Structurally, Psalm 69 begins with two sets of appeals to God which parallel each other in significant ways using similar content and vocabulary. This mirroring intensifies the urgency in the appeal of the psalmist and reinforces the impression that their life is in imminent danger of being overwhelmed by the forces and the individuals who oppose them. The person cries out using the imagery of rising floodwaters that they cannot flee from because they are stuck in the deep mire and cannot gain a foothold. Their time is running out before the waters rise above their neck and their life is swept away because the air they need is denied to their lungs by the overwhelming waters. The metaphor indicates a situation of dire need, and the petitioner has continued to call out to God for deliverance until their throat is dry from crying out and their eyes are weary from crying.

The image abruptly shifts from a rising flood of water to a flood of opponents who hate without cause. The psalmist does not claim to being sinless, they know their actions and attitudes have been seen and known by God, but what others are accusing them of they proclaim their innocence of. They are being asked to answer for crimes they did not commit and to pay for things they did not take. The wording of the psalm makes it likely that the psalmist is being persecuted for their faithfulness to their understanding of what God has asked of them. Perhaps they are a prophet whose actions on behalf of God have made them unpopular, or perhaps they maintain faithfulness to the worship of the LORD and practice of the law in a time when many others are serving other gods or embracing other values. Their suffering which has alienated them from even their family is correlated, in the psalmist’s view, with their faithfulness to God. This faithful one has defended God and now they ask for God’s defense and rescue of them. Only God can restore justice in this time of injustice.

The image of flooding returns in verse fourteen and once again we see and echo of the cry for God’s deliverance from the rapidly rising waters which represent the enemies seeking to overwhelm the psalmist. These enemies whose insults have broken their heart of and brought shame and dishonor upon the psalmist. These people who were viewed as their family and community have rejected them and caused them to be viewed as one whose life is forfeit. For the psalmist, the only way they can imagine their restoration and salvation is for the tables to turn. They have been met without pity or comfort, and they ask for God to show their tormentors no comfort. They in their need received only poison and vinegar and so they call upon God to respond to their lack of hospitality. They have attempted to overwhelm their life like a rising flood, and now the psalmist asks that their lives may be blotted out of the book of life. They appeal to God for rescue and deliverance and through their dry throat and dimming eyes they hold on to the hope that God will deliver them and vindicate them over their oppressors.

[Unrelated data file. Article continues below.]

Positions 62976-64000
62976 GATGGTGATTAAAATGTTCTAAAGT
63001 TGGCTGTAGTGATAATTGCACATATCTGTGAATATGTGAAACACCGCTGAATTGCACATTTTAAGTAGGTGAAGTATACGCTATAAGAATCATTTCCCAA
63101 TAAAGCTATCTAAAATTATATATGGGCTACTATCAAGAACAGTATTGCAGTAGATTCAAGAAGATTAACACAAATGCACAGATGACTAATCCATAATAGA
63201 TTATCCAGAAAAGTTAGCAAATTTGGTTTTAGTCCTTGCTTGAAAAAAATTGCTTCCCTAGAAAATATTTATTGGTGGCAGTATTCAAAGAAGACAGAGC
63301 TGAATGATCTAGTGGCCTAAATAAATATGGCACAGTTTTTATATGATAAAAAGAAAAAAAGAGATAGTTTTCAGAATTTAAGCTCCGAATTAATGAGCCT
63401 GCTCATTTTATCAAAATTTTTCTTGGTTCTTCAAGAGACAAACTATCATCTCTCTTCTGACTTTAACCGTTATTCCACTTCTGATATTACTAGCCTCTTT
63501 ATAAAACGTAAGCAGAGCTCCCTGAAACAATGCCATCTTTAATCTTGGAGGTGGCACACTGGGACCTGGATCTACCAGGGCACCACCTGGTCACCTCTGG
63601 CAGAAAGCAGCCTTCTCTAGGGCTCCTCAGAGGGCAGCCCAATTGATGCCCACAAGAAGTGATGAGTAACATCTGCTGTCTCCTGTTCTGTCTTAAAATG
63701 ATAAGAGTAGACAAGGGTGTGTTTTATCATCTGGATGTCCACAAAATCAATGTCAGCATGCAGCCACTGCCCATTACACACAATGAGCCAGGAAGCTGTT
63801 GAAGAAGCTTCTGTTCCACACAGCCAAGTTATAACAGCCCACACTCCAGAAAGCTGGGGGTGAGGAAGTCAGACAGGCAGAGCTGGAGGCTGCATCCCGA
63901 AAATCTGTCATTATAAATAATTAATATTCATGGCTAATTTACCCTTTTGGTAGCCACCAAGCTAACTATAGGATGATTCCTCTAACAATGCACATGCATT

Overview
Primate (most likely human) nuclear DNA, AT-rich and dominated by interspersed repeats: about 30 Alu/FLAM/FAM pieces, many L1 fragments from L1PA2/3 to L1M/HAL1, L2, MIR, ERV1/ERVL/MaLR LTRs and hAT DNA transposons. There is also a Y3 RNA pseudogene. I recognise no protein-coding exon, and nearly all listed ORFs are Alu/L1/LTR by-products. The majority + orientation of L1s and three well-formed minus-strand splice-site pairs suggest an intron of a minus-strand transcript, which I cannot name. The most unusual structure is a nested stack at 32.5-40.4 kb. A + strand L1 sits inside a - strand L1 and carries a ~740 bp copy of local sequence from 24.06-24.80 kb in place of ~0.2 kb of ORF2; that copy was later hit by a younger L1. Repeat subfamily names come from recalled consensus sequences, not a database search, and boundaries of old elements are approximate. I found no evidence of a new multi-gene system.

Within this psalm it appears that the oppressors are adding to the perceived just punishment of God. Verse twenty-six point to the psalmist’s original pain and need, perhaps in the form of an illness. This sense in heightened by the word used for food in verse twenty-one which is an unusual word for food that is often associated with food brought to the sick bed. (Nancy deClaisse-Walford 2014, 560) These enemies may be seeking to exploit the weakness of the psalmist when they are sick and may be (figuratively or literally) poisoning the waters (and the food). One could imagine a scenario where if the psalmist is a king (like David who the psalm is attributed to) someone could seek to exploit their weakness to attempt to seize power. Regardless the psalm indicates that the one who implores God for help can no longer trust even their nearest kin.

The psalm abruptly shifts to praise in verse thirty-one. Perhaps we see the deliverance of the one crying out or perhaps the psalmist merely anticipates that God will deliver. As J. Clinton McCann rightly states, “In the book of Psalms, to live is to praise God, and to praise God is to live.” (NIB IV: 953) The psalms, even in their appeals for help, live in expectation and gratitude of God’s deliverance from the floods that overwhelm and enemies who oppress. The psalmist lifts their voice into the great chorus of all creation praising God for God’s continual provision and redemption. Gratitude lifted up in witness and acclamation is more important in the psalms than providing the proper sacrifices at the temple. The psalmist lives in the love of God’s name, in the shelter of God’s protection, and in the expectation of God’s help.

[1] Hebrew nephesh has occurred frequently throughout the psalms and normally means ‘life’ or ‘soul’ but here is a location where it refers to ‘neck.’ Yet, in the metaphorical waters rising to the neck the life/soul of the petitioner is endangered.

Psalm 68 God as Warrior and Protector of the Powerless

Fredrick Arthur Bridgman, Pharaoh’s Army Engulfed by the Red Sea (1900) oil on canvas

Psalm 68

<To the leader. Of David. A Psalm. A Song.>
1 Let God rise up, let his enemies be scattered; let those who hate him flee before him.
2 As smoke is driven away, so drive them away; as wax melts before the fire, let the wicked perish before God.
3 But let the righteous be joyful; let them exult before God; let them be jubilant with joy.
4 Sing to God, sing praises to his name; lift up a song to him who rides upon the clouds — his name is the LORD — be exultant before him.
5 Father of orphans and protector of widows is God in his holy habitation.